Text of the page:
Frank Sinatra made his recording debut with the Harry James band on July 13, 1939, singing “Melancholy Mood” and “From The Bottom of My Heart.” Bandleader Harry James had heard Sinatra sing on a radio broadcast from the Rustic Cabin roadside café and invited him to record with the band. Sinatra’s first radio broadcast was with “The Hoboken Four,” also known as “Frank Sinatra and the 3 Flashes,” on the Major Bowes’ Amateur Hour talent competition on September 8, 1935. The group won.
Tommy Dorsey saw Sinatra perform with James’ band and hired the young man away to perform with the Tommy Dorsey Orchestra. In 1942, Sinatra left Dorsey, making his solo debut in New York City on December 31, 1942.
From the outset of his solo career, Sinatra was a teenage heartthrob. He had an innate musicianship that allowed him to remain faithful to a song’s lyrics and feel, while deftly infusing it with his touch of jazz phrasing. “The Chairman of the Board” was almost as admired for his professionalism as he was for his undeniable talent.
The more than half-century span of Sinatra’s singing career afforded a broad range of audiences the opportunity to develop a great appreciation for his music. He appealed to audiences young and old and performed for presidents from both ends of the political spectrum including John F. Kennedy and Richard Nixon.
Throughout Sinatra’s career, composers wrote songs specifically for him. Jule Styne collaborated with lyricist Sammy Cahn to write ballads for Sinatra. Styne wrote songs for the Sinatra vehicle Anchors Aweigh (1945). Sinatra recordings of three songs written by Cahn and Jimmy Van Heusen won Oscars: “All the Way” (1957), “High Hopes” (1959), and “Call Me Irresponsible” (1963). Van Heusen composed over seventy songs for Sinatra.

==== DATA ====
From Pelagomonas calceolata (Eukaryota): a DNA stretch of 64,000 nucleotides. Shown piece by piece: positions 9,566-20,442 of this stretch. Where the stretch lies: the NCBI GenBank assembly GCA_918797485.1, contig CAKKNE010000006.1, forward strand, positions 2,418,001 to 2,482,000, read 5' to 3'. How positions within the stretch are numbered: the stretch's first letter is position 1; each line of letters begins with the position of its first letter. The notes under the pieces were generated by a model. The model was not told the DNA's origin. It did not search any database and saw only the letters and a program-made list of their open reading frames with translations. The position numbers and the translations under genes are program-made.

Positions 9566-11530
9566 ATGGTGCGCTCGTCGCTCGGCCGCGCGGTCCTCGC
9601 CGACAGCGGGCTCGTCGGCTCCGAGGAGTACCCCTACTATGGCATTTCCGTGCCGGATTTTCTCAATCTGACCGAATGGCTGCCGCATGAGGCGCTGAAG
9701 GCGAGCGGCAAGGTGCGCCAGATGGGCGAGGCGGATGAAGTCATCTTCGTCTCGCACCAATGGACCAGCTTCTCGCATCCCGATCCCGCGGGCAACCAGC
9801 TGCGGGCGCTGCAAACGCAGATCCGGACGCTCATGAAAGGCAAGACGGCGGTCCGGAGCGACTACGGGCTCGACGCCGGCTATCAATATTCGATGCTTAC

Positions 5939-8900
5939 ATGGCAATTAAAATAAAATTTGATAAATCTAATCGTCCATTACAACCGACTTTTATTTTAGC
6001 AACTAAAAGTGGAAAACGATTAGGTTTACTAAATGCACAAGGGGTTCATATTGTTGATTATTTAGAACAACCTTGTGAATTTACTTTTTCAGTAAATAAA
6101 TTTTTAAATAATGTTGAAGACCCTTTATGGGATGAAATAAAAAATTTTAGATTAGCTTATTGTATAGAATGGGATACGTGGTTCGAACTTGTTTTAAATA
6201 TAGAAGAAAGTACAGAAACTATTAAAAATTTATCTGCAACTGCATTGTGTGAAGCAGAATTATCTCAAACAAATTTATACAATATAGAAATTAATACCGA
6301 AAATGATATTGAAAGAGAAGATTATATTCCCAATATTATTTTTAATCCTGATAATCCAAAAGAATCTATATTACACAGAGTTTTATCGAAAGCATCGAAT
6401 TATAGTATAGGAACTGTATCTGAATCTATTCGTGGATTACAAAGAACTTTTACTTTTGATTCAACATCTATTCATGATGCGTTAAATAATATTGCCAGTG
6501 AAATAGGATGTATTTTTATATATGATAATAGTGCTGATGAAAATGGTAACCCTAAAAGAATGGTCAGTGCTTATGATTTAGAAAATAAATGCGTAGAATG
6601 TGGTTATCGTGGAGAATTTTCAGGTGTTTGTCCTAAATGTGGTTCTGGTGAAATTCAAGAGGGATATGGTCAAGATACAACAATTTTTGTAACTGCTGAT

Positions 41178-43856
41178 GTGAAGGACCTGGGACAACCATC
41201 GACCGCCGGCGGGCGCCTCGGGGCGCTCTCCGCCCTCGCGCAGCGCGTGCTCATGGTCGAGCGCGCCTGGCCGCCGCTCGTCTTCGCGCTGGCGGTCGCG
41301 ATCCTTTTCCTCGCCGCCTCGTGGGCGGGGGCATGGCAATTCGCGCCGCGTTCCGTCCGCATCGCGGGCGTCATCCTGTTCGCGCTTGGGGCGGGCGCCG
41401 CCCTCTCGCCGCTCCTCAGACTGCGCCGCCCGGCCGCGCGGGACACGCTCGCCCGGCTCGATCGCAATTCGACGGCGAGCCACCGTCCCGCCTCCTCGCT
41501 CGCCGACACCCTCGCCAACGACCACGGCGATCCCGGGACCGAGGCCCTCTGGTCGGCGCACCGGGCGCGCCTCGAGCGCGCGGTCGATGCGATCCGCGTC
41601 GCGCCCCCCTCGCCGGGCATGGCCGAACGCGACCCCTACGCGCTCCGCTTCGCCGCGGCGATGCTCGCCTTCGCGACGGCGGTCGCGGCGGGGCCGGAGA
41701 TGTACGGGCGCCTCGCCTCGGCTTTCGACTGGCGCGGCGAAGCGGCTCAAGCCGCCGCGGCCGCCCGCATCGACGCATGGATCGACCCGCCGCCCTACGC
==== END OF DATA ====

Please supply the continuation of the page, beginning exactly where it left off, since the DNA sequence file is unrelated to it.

Sinatra began to work in film in the 1940s, first in musicals and then as a dramatic actor. He won an Academy Award for his performance in From Here to Eternity (1953) and was nominated for an Oscar for his gripping portrayal of a heroin addict in The Man With the Golden Arm (1955). He appeared in more than thirty other films including Guys and Dolls (1955), High Society (1956), Pal Joey (1957), The Manchurian Candidate (1962), and Von Ryan’s Express (1965). In 1983 he was a recipient of the Kennedy Center Honors. Sinatra continued to perform until February 1995. He died on May 14, 1998, in Los Angeles, California.
Click on the image of the city of Hollywood for a closer view of the town around the time of Frank Sinatra’s birth. To learn more about the development of the film industry, the cause of Hollywood’s boom, search Today in History on the term film; also search the motion picture collections to view information about films.
- The National Audio-Visual Conservation Center Blog, Now See Hear! honored Frank Sinatra’s 100th birthday in their December 10, 2015 post.
- The National Screening Room collection includes films that feature Frank Sinatra such as The House I Live In.
- The William P. Gottlieb Collection documents the jazz scene from 1938 to 1948, primarily in New York City and Washington, D.C. Search on the term Frank Sinatra to see images of the singer. Also, search on Axel Stordahl, Harry James, or Tommy Dorsey to see images of others with whom Sinatra worked.
- Duke University Libraries’ collection Historic American Sheet Music External is a remarkable and comprehensive collection of nineteenth and early twentieth century American sheet music. The selection affords a unique perspective of American history and culture through a variety of music types, including dance music, songs from vaudeville and musicals, and “Tin pan alley” songs.
- Search the Performing Arts Databases on the term Frank Sinatra to see more information about the singer and how his work helped define a musical era.
- Other sites of interest include The Kennedy Center: Frank Sinatra BiographyExternal and Biography.com: Frank Sinatra Biography (1915–98) External.